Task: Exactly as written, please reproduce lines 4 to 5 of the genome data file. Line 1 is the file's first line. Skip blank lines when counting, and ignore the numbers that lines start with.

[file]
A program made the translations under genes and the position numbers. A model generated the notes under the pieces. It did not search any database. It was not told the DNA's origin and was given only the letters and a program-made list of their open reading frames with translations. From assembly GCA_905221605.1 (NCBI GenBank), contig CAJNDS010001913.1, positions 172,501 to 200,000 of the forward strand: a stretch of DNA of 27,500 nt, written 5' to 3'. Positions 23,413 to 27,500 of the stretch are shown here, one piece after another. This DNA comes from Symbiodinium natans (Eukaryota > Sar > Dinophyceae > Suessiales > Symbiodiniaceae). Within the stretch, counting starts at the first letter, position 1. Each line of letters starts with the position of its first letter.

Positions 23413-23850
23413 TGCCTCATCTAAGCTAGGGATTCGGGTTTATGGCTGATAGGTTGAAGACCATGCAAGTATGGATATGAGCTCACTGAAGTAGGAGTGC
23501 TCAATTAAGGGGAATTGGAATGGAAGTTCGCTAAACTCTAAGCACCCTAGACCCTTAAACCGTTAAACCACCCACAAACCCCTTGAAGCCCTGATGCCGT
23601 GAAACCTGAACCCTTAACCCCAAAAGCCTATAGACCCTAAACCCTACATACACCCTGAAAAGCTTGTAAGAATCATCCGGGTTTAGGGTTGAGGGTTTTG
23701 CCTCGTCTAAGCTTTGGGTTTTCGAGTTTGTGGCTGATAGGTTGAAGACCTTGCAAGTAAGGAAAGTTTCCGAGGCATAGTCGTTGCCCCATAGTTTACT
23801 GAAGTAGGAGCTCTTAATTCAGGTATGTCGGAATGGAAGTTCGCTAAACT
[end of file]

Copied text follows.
23501 TCAATTAAGGGGAATTGGAATGGAAGTTCGCTAAACTCTAAGCACCCTAGACCCTTAAACCGTTAAACCACCCACAAACCCCTTGAAGCCCTGATGCCGT
23601 GAAACCTGAACCCTTAACCCCAAAAGCCTATAGACCCTAAACCCTACATACACCCTGAAAAGCTTGTAAGAATCATCCGGGTTTAGGGTTGAGGGTTTTG